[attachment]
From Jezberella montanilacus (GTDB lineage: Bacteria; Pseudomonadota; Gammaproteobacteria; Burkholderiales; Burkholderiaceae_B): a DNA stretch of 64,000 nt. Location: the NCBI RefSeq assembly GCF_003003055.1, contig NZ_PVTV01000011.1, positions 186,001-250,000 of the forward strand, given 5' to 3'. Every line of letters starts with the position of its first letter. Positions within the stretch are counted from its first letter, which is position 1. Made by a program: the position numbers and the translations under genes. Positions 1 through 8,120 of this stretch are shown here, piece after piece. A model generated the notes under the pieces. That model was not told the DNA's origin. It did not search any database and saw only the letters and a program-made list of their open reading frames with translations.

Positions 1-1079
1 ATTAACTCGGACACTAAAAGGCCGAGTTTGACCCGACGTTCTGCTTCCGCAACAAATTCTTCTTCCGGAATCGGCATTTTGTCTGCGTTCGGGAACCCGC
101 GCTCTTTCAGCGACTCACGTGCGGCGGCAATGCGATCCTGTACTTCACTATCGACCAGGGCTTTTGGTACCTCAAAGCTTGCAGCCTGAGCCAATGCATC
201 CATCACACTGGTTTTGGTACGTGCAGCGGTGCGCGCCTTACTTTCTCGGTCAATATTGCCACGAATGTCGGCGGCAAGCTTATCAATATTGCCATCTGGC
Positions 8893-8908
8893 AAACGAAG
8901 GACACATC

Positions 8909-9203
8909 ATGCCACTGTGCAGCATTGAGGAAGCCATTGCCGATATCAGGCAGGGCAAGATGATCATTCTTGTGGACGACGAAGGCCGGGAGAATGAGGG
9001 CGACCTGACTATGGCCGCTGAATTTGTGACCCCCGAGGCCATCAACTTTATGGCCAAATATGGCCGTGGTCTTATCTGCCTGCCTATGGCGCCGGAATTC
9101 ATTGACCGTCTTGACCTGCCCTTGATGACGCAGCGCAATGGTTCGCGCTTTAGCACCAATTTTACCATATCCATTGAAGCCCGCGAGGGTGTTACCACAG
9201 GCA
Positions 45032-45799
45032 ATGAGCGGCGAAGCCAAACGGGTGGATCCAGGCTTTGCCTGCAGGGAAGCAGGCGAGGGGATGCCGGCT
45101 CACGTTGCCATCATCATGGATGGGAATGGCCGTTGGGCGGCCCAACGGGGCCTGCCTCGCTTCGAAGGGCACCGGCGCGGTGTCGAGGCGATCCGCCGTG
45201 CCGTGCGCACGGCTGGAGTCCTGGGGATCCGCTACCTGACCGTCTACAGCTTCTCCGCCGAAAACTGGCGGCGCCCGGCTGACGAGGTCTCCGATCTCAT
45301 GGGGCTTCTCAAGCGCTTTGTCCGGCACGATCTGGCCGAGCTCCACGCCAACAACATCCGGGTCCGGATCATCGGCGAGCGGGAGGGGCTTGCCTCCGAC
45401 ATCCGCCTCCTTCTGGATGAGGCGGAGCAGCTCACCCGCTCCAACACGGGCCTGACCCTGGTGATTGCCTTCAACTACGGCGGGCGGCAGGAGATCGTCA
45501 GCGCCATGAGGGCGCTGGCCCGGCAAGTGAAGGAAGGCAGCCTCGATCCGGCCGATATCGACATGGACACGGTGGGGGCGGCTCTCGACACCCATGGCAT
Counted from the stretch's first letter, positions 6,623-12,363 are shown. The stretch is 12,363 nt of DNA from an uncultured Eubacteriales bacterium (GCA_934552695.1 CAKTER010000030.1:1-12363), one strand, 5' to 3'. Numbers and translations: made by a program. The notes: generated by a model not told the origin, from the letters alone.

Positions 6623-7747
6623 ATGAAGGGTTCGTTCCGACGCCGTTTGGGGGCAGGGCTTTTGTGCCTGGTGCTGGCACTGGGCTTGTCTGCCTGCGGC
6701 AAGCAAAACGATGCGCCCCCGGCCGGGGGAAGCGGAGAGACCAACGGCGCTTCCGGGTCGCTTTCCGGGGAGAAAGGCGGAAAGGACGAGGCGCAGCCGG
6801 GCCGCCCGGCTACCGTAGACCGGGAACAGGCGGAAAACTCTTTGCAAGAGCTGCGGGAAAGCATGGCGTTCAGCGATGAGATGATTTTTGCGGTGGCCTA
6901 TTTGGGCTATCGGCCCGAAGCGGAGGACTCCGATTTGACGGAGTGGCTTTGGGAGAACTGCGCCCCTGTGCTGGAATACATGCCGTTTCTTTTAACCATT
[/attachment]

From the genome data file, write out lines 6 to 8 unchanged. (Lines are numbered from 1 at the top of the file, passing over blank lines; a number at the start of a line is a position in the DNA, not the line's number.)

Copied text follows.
Positions 8893-8908
8893 AAACGAAG
8901 GACACATC